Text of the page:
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Battle To Win Clipper Race To Derry-Londonderry Hots Up

8th July 2018
Sanya Serenity Coast’s crew hard at work on deck on Day 12 of Race 12: The LegenDerry Race Sanya Serenity Coast’s crew hard at work on deck on Day 12 of Race 12: The LegenDerry Race Photo: Ming Hao

#ClipperRace - With just 100 nautical miles remaining for the Clipper Race leaders, Race 12: The LegenDerry Race is playing out for the podium and certainly living up to its name as a tense battle, which could finish today.

Visit Seattle, leading the fleet for the third consecutive day, is aiming for its third race win. But with a dreaded wind hole ahead, and Unicef and Garmin hot on its heels — just 15 and 30nm behind respectively — skipper Nikki Henderson is not starting any early celebrations.

“We just started to slow down after a great 24 hours heading in the right direction - straight lining Northern Ireland… The dreaded wind hole looms, so it’s anyone’s guess as to how well we will do — but either way — it’s been an epic race and they have done brilliantly,” she said.

Spirits are high on board Unicef, which is playing its Joker Card on this race and is set to pick up the biggest points haul of the fleet.

Skipper Bob Beggs, hoping this will be his last blog of the race, explains: “The pace has been good despite the forecast and we have managed to stay ahead of the ridge of high pressure for much longer than we expected, but soon we will be slowing as the wind eases back and veers (moves clockwise).

“Just over a hundred and fifty miles to go and having played our Joker on this race we are hoping for a good result, the pressure is on to make the finish line within the next twenty four hours and avoid parking up for too long!”

After leading for times in this race, and after being overtaken by Unicef during the night due to a kite-mare, Garmin is feeling a little unlucky though is still in a strong position to claim its third podium result.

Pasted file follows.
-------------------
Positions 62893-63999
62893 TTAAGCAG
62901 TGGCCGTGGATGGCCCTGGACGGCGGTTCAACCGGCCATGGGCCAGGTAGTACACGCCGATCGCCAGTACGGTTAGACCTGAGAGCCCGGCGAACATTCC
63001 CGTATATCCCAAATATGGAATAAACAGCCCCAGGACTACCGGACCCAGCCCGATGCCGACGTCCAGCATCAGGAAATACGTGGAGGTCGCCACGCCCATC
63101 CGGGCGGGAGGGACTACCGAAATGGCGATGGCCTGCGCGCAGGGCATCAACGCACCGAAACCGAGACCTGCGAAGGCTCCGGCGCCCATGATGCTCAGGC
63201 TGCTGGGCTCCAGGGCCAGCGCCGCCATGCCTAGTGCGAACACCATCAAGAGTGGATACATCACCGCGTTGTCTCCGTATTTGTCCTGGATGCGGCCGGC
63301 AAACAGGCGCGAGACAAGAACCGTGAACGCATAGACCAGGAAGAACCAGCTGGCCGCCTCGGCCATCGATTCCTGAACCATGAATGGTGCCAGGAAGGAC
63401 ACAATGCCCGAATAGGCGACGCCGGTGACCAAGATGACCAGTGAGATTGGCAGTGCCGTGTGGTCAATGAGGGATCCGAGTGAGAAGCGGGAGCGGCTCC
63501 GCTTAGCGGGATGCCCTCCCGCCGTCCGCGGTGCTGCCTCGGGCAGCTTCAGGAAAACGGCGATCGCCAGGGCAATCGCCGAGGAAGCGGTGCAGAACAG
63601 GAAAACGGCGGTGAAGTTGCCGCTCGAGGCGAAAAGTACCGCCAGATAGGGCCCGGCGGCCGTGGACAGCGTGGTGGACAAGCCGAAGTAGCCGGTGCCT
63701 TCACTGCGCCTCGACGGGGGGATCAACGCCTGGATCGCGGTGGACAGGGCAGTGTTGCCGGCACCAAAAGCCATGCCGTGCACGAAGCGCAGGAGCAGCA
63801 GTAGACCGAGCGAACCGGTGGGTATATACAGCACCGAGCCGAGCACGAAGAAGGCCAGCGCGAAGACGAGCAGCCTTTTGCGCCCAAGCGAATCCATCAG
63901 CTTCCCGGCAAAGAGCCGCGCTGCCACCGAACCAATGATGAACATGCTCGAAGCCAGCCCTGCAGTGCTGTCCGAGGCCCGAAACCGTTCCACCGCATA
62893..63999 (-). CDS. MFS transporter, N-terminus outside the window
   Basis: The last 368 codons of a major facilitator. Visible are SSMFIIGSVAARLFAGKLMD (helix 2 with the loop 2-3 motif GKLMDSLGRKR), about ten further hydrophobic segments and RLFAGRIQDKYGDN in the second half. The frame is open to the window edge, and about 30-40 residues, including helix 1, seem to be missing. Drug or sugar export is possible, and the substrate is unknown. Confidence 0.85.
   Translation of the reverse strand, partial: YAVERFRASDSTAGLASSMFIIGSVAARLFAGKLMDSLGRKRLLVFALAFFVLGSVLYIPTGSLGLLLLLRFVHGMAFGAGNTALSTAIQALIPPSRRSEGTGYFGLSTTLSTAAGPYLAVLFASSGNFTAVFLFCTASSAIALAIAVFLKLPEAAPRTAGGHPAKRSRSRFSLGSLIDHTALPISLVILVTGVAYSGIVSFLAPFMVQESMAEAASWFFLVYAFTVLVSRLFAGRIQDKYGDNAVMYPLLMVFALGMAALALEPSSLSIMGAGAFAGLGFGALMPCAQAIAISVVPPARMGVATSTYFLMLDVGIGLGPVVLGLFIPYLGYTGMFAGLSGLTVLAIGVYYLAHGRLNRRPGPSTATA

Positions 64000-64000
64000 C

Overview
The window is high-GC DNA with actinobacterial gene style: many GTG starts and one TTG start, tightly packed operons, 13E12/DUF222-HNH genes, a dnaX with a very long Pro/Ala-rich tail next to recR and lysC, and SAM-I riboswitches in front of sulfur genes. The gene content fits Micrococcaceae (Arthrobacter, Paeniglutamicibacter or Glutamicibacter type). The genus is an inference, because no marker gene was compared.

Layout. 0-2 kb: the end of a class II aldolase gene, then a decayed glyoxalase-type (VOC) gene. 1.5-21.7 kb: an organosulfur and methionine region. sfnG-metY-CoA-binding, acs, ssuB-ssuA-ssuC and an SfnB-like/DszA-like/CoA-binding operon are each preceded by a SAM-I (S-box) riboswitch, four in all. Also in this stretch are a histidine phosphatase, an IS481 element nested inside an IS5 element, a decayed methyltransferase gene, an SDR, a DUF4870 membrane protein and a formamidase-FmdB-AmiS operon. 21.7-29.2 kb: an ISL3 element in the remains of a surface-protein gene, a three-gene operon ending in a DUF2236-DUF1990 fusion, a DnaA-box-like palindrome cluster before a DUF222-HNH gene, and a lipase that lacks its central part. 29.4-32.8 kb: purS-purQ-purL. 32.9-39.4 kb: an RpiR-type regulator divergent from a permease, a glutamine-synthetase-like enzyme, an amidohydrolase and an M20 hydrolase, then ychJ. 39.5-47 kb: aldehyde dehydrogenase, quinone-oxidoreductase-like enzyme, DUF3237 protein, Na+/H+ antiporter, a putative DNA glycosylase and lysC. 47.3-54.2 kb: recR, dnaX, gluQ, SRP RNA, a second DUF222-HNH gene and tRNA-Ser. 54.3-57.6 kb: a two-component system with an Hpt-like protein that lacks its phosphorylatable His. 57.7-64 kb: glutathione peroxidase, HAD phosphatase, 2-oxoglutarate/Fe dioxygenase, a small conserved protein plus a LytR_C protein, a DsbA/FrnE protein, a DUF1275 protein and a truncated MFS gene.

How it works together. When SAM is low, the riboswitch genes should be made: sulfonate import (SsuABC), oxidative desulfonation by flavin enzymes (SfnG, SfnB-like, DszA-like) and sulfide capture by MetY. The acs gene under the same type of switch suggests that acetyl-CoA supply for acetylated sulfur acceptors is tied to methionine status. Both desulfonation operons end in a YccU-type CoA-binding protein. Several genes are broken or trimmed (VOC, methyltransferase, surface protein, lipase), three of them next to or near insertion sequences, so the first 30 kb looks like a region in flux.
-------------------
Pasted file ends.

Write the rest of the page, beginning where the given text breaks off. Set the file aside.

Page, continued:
Skipper Gaetan Thomas says: “We can see Visit Seattle escaping slowly on our positions report. The more ahead you are, the more wind you have and less chances to finish in a wind hole very close to finish! Nail biting!”

The leaders may have opened up quite a gap on the rest of the fleet, with some 60nm separating third placed Garmin and Qingdao in fourth, but there is still plenty to play for amid the rest of the fleet in this final ocean crossing and penultimate race of the 2017-18 Clipper Race series.

Skipper Dale Smyth of Dare To Lead explains how the fleet got separated: “The boats that split to the south after the Ice Gate seemed to have fared much better weather wise and have made some good advance on the rest of the fleet. Those of us that went north got punished with a couple of lighter patches but that’s often the gamble of ocean racing.”

Nasdaq overtook Sanya Serenity Coast this morning to take sixth, and has since extended its lead by almost 20 nautical miles. Sanya, the overall race reader, has struggled in this race compared to its usually strong form, but skipper Wendy Tuck is trying everything to gain ground on her competition, and keep those behind her at bay.

“Hard to believe that this last ocean crossing is nearly done, still even harder to believe now is that we are having problems with boat speed. I changed to my lucky crocs and even my lucky sunnies and that didn’t seem to help, still scratching my head over it.”

Behind Sanya in eighth is, whose homeward-bound skipper Conall Morrison blogged earlier today: “It is bitterly cold both on deck and below as we chase the remnants of the front east towards the Donegal coastline. From this time yesterday, we’ve been through the spinnaker wardrobe and are now on our lightweight, trying to squeeze as many miles as possible out of each knot of wind. We have a long following swell which initially makes helming difficult but then pushes you onto a surf as each wave passes.”

Morrison added: “We haven’t seen another Clipper Race boat in over a week, I wonder who we will meet up with before the finish? We remain 300 miles to go and ekeing every last bit of speed out of the good ship and regardless of our finish position we know we've all had a good time and a tough challenge.”

Furthest back, Liverpool 2018 also has its eyes on the Elliot Brown Ocean Sprint and the finish, remaining positive despite its diversion.

Skipper Lance Shepherd says: “When we left St John’s in Newfoundland we were over 500 miles behind the fleet and our race was technically over. Had we gone south west to the position we stopped racing then we would have been about 800 miles and at least five days behind the fleet.

“So, we’re racing ourselves and trying to do the best we can in terms of boat speeds and performance. We can still participate in the ocean sprint and intend to do our up-most to gain as many points as we can.”

The latest ETA (as of 1.45pm this afternoon) sees Visit Seattle and Unicef reach Derry-Londonderry between midnight and 6am early tomorrow morning (Monday 10 July). Stay glued to the Race Viewer to see if the dreaded wind hole causes any shake ups.

Published in Clipper Race
MacDara Conroy

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MacDara Conroy

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MacDara Conroy is a contributor covering all things on the water, from boating and wildlife to science and business

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